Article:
by Karen Rose
I do remember the last time I saw her. She tucked me into bed the night before my fourth birthday and went downstairs to her sewing machine to finish my birthday dress. My white dress with light blue Swiss dots, a matching blue ribbon for a belt, and another to hold my long hair in a ponytail. I imagine the last thing she said to me was, “Sweet dreams honey. Tomorrow’s your birthday.”
She never finished the dress. My auntie came over to add the finishing touches of lace trim and heart-shaped buttons. She brushed my hair into a perfect bunch atop my head so I wouldn’t sit on it when I sat down. My mother loved my long hair. That’s what my auntie told me as she tied the blue hair ribbon into a perfect bow.
I looked at myself in the mirror. I was standing on a stool so my auntie wouldn’t have to lean down to fix my hair. This was probably the first time I really took in my reflection. I was now four, but somehow I looked much older. So serious, so intense. My dimples were gone, except for the cleft in my chin that refused to disappear with any amount of grief.
Four year olds were supposed to cry, kick, scream, or throw a fit. I had nothing. Just a peach colored face with a battle-shocked expression. My auntie shook her head, patted my shoulder and walked away. I kept staring into the mirror. On the counter were tubes of my mother’s lipstick – reds, pinks, corals. I took the reddest red and began coloring stripes down my cheeks, like Tonto from the Lone Ranger. Red, like blood. Red, like anger. Red, like a warrior. I had nothing. No tears. No cake. No mother. Something wasn’t right. Actually nothing was right. I just wasn’t sure why.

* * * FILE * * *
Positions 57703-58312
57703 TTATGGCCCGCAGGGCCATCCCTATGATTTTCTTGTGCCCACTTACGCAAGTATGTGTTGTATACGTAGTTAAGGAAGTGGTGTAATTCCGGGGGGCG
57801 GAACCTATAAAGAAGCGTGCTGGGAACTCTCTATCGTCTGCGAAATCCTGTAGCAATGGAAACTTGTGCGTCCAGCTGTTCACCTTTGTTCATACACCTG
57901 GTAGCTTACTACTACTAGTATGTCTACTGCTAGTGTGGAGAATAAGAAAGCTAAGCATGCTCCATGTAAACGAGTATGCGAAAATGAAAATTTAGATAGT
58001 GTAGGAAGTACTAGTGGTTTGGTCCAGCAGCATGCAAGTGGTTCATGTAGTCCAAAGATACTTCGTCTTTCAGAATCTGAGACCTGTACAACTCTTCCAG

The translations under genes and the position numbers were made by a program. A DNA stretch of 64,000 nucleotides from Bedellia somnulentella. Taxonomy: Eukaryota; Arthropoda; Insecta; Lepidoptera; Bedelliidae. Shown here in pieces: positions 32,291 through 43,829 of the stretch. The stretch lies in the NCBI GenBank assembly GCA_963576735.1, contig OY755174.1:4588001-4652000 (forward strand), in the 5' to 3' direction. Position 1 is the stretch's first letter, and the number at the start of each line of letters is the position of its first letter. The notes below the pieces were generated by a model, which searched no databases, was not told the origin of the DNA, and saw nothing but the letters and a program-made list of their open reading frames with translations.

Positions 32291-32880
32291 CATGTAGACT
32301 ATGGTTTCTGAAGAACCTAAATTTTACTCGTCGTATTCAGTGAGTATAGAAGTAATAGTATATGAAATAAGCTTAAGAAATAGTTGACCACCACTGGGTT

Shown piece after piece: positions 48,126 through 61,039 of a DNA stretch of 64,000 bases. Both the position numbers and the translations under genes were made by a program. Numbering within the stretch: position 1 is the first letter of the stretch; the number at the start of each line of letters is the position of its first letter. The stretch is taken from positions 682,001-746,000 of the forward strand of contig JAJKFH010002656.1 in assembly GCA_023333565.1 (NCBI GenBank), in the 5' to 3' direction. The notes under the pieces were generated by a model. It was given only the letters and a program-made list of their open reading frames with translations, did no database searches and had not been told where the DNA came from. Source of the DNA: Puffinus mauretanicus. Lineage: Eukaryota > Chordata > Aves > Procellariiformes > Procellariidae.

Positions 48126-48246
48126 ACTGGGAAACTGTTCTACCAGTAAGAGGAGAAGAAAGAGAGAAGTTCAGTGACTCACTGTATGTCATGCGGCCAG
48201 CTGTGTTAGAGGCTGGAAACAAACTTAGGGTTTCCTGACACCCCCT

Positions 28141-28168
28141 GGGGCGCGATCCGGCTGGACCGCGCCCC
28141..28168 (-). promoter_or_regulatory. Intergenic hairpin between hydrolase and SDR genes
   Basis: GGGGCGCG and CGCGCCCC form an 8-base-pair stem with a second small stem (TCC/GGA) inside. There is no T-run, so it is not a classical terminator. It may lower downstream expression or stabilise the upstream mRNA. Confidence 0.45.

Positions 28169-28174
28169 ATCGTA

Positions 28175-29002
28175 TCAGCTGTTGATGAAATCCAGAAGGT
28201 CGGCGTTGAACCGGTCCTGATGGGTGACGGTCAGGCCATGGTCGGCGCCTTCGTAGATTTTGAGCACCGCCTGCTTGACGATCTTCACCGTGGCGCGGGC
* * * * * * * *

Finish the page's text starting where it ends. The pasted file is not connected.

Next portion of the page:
A few days later I sat behind a screened-in seating area with other family members. The spot reserved for the grieving. The adults in the room took turns staring at me and shaking their heads. No tears. No emotion. No mother. I had nothing.
As the funeral attendees walked by the casket paying their respects, someone lifted me up to see my mother for the last time. “Kiss her,” they said. “No!” I screamed. I found my voice. I found my anger. That’s not my mother, I thought. The woman in the casket is white. My mother is peach. That’s what she said.